DON'T FORGET THESE 15 ESSENTIAL TO-DOS BEFORE YOU TRAVEL | Published November 1st, 2020 | Last Updated July 28th, 2021

Woman checking off a list of travel to-dos

From passports and bill payments to insurance and house sitters, check out this list of 15 essential to-dos before you head out for your next great adventure! Don't forget to print the free travel templates below to help guide you through your planning.


These documents should be the first items on your travel list.

  • PASSPORTS - Most, if not all, countries require a passport to be valid for three to six months beyond the date you will be travelling to a destination. When you start your travel planning, check your passport’s expiry date to see if it needs to be updated.

  • VISAS - Not all countries require a visa to enter, so it’s best to check the government website of the country you're visiting to learn about the entry requirements. You can also use your own government's website; In Canada, I rely on, to find general information about future destinations.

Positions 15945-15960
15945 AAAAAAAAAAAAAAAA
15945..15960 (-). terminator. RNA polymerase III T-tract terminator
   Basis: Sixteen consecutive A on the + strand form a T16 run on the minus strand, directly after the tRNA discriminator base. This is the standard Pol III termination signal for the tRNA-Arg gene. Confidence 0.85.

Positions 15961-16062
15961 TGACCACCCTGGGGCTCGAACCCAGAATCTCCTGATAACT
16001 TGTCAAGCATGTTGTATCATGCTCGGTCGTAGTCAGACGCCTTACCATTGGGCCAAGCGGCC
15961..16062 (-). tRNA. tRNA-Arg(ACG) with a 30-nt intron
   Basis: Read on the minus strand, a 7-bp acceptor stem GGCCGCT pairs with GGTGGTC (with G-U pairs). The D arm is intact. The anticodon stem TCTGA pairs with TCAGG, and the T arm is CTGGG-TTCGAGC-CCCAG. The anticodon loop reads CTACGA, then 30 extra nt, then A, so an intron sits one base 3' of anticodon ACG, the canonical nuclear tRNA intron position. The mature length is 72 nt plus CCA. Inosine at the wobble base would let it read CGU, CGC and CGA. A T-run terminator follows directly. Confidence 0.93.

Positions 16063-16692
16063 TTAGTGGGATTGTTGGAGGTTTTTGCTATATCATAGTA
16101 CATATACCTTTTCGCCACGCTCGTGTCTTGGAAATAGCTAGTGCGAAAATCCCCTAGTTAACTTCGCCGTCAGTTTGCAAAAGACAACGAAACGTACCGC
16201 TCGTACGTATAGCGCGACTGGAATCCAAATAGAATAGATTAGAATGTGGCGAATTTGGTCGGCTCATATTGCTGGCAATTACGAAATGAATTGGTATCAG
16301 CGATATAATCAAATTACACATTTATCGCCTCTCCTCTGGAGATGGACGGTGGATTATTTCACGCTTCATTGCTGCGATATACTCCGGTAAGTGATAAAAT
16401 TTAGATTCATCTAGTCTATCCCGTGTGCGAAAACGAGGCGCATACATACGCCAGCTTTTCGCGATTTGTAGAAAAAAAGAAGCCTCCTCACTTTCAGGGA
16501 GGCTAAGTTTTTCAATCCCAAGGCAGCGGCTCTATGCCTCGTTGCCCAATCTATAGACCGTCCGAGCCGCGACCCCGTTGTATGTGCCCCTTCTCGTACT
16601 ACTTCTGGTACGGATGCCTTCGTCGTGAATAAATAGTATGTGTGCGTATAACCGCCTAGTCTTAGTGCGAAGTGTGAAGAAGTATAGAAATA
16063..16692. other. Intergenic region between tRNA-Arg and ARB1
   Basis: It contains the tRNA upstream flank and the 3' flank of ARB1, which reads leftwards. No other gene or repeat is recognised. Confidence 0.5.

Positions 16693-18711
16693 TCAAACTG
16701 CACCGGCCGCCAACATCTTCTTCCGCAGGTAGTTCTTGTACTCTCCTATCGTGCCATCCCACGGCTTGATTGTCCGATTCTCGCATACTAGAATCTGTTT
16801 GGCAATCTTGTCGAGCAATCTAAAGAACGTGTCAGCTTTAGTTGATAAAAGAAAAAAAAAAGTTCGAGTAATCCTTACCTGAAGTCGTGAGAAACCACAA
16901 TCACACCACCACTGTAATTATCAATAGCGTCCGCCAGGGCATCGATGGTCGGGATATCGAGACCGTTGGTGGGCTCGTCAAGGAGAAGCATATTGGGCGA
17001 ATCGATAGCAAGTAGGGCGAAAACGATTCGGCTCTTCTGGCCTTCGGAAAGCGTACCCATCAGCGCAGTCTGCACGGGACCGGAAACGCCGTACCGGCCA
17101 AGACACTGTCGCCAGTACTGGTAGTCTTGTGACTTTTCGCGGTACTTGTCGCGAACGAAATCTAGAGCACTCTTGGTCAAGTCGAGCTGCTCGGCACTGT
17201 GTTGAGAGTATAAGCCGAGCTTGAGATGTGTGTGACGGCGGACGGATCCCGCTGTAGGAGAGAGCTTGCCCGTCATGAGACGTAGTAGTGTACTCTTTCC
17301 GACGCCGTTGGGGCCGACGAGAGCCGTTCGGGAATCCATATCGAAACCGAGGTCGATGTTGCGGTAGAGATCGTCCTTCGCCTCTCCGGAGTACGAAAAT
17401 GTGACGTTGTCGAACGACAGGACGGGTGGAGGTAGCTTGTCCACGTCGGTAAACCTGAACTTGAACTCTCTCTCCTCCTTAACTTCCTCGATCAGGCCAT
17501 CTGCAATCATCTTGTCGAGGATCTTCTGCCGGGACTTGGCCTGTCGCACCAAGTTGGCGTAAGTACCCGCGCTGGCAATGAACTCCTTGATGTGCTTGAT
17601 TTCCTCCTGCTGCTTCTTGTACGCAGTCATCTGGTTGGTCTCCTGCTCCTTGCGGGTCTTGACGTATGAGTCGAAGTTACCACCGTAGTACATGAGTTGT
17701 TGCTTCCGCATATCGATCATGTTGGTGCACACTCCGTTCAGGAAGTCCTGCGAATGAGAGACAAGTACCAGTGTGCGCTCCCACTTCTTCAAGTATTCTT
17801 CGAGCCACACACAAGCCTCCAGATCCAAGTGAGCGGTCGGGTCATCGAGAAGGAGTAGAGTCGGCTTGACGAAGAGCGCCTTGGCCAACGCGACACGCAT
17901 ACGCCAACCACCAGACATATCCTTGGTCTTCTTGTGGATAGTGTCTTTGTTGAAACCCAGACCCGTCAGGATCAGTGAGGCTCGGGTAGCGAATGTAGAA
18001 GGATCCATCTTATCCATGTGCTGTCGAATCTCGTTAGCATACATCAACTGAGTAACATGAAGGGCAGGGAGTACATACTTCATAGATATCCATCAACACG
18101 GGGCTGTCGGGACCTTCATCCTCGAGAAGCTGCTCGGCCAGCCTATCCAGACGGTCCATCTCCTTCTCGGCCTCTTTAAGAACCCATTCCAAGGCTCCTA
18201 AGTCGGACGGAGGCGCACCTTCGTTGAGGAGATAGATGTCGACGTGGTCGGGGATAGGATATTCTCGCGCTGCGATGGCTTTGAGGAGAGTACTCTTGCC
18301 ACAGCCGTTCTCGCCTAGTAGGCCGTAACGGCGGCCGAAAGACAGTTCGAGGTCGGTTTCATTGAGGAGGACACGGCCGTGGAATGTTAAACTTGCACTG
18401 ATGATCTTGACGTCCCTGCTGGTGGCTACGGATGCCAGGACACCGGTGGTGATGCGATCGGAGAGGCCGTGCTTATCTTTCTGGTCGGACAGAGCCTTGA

• COVID - Travel during COVID means there are restrictions that can change quickly; in some cases from one day to the next so it's best to check the day before departing for your trip.

Woman on a bed holding passport and boarding pass

Passports, Visas and COVID tests are the Most Important Items You'll Bring with you


Did you know that many countries require drivers to have an International licence and will not let you take a car without one? That means arriving in your destination with the intention of picking up the vehicle, only to find you're out of luck because you're missing that crucial document. Fortunately, an International Driver's Licence is easy to obtain either online or, in Canada, from your local CAA office. CAA will take the required photos if you don’t have current passport photos and will make the licence itself while you wait. You can find all the information from the CAA website here.

Person driving a car in a snowy, barren but beautiful landscape

Not Having an International Driver's Licence Can Spoil Plans if Your Destination Country Requires One


It just makes sense to be covered for any unfortunate accidents while in a foreign country.

  • Travel insurance - is an absolute necessity for any trip you take. The potential financial complications that can result from not being protected just isn't worth the risk. In addition, during COVID, there are some countries that will not allow you entrance without proof of COVID-related travel insurance.